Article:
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Ramsay C, Pickard R, Robertson C, et al. Systematic Review and Economic Modelling of the Relative Clinical Benefit and Cost-Effectiveness of Laparoscopic Surgery and Robotic Surgery for Removal of the Prostate in Men with Localised Prostate Cancer. Southampton (UK): NIHR Evaluation, Trials and Studies Coordinating Centre (UK); 2012 Nov. (Health Technology Assessment, No. 16.41.)

Cover of Systematic Review and Economic Modelling of the Relative Clinical Benefit and Cost-Effectiveness of Laparoscopic Surgery and Robotic Surgery for Removal of the Prostate in Men with Localised Prostate Cancer

Systematic Review and Economic Modelling of the Relative Clinical Benefit and Cost-Effectiveness of Laparoscopic Surgery and Robotic Surgery for Removal of the Prostate in Men with Localised Prostate Cancer.

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Executive summary


Men diagnosed with cancer of the prostate, a sex gland located at the base of the bladder in the pelvis, have different treatment options depending on the severity of disease. One option is complete removal of the prostate, radical prostatectomy, which approximately 5000 men in the UK undergo each year. A keyhole surgical technique of radical prostatectomy either by standard laparoscopy or with the aid of robotic technology does appear to offer advantages in terms of reduced blood loss and quicker return to activity over the traditional open surgical approach. Advocates of the robotic system claim greater precision in dissection and more rapid gaining of surgeon competence than with the laparoscopic approach but the robotic system is costly. This review was designed to help inform decisions regarding the commissioning and use of robotic and laparoscopic surgery for men with localised prostate cancer in the NHS. The study aimed to:

  • describe clinical care pathways in a UK NHS context
  • determine the relative clinical effectiveness and safety of each procedure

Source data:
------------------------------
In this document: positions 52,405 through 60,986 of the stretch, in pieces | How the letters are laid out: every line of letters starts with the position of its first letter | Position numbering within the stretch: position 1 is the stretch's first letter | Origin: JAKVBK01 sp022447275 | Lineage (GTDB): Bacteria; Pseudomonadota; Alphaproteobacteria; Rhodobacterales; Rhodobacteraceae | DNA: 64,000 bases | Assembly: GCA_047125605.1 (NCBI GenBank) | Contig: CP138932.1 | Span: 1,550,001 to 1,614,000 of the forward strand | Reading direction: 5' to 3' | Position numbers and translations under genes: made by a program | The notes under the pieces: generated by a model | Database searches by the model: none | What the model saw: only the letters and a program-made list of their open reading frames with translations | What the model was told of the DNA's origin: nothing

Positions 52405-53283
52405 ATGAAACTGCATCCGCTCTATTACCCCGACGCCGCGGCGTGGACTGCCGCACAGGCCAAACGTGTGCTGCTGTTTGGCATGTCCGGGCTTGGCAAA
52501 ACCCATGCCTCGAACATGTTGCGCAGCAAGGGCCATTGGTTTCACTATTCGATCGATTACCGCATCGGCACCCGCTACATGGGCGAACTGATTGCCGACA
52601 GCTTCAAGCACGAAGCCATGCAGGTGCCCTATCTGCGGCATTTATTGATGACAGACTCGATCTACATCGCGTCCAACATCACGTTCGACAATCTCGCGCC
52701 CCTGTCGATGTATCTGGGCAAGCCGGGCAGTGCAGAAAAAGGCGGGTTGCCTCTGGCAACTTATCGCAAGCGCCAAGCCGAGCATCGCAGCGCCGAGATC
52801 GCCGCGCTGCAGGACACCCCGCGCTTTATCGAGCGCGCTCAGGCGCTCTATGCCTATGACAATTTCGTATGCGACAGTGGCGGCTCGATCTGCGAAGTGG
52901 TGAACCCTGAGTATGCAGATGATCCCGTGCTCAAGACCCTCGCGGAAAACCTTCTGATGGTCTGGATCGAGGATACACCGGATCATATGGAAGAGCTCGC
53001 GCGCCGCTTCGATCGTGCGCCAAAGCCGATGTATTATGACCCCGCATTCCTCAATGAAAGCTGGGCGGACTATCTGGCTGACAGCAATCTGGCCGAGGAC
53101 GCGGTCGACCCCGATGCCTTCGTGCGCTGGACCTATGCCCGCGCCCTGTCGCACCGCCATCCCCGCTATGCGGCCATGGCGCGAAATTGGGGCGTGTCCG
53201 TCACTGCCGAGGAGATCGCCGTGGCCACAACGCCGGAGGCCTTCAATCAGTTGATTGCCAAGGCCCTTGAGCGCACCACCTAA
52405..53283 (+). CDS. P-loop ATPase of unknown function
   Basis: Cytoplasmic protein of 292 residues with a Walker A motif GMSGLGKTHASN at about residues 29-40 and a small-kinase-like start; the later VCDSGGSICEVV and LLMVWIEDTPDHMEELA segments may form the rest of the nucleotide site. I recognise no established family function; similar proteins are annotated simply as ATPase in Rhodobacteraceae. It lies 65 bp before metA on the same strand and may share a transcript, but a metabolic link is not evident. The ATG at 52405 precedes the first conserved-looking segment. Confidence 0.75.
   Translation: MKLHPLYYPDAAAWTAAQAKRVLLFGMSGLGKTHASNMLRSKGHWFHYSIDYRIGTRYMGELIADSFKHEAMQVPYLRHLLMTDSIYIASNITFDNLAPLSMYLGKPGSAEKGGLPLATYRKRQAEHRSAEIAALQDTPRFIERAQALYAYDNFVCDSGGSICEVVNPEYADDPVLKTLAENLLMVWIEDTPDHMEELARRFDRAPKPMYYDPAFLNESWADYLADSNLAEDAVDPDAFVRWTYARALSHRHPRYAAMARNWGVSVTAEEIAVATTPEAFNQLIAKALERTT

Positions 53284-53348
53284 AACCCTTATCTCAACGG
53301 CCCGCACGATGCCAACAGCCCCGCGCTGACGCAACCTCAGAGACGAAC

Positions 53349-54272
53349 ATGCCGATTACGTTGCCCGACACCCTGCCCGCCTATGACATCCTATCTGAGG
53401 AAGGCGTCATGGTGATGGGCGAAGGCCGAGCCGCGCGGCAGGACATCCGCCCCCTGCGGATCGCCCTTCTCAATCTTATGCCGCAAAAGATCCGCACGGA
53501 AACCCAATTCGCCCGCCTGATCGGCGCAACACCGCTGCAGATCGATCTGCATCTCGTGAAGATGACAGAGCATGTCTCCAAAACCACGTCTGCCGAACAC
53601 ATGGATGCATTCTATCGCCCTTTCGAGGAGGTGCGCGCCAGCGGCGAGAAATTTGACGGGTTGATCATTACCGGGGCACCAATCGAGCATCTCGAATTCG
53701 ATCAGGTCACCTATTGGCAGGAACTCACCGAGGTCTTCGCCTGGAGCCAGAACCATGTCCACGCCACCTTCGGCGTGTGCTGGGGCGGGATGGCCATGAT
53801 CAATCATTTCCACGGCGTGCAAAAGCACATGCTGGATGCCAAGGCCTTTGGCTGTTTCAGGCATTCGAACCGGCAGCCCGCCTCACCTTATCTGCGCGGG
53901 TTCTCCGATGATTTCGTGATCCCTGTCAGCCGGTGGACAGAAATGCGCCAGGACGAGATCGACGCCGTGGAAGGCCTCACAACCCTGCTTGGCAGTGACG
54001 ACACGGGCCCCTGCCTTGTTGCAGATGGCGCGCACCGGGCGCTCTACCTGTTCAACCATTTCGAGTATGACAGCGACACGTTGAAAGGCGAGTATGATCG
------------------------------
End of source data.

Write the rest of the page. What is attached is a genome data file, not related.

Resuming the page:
• perform a systematic review of existing economic evaluations of each procedure
  • determine which procedure is most likely to be cost-effective for implementation in the NHS
  • determine the influence of the learning curve on estimates of effectiveness, safety and cost-effectiveness
  • identify future research needs.


Clinical effectiveness review

MEDLINE, MEDLINE In-Process & Other Non-Indexed Citations, EMBASE, BIOSIS, Science Citation Index and Cochrane Central Register of Controlled Trials were searched from 1995 onwards for primary studies. Conference abstracts from meetings of the European, American and British Urological Associations were also searched, websites consulted and reference lists scanned. Evidence was considered from randomised controlled trials (RCTs) and non-randomised comparative studies and, for estimates of learning curve effects only, case series. Participants were men with clinically localised prostate cancer (preoperative clinical classification of tumour stage: cT1 or cT2) undergoing radical prostatectomy. Robotic radical prostatectomy was considered as the intervention and laparoscopic radical prostatectomy as the comparator. Outcome measures were adverse events, cancer-related outcomes, functional outcomes, patient-driven outcomes and descriptors of care. Two reviewers abstracted data and assessed the risk of bias of the included studies. For meta-analyses, a Bayesian indirect mixed-treatment comparison was used.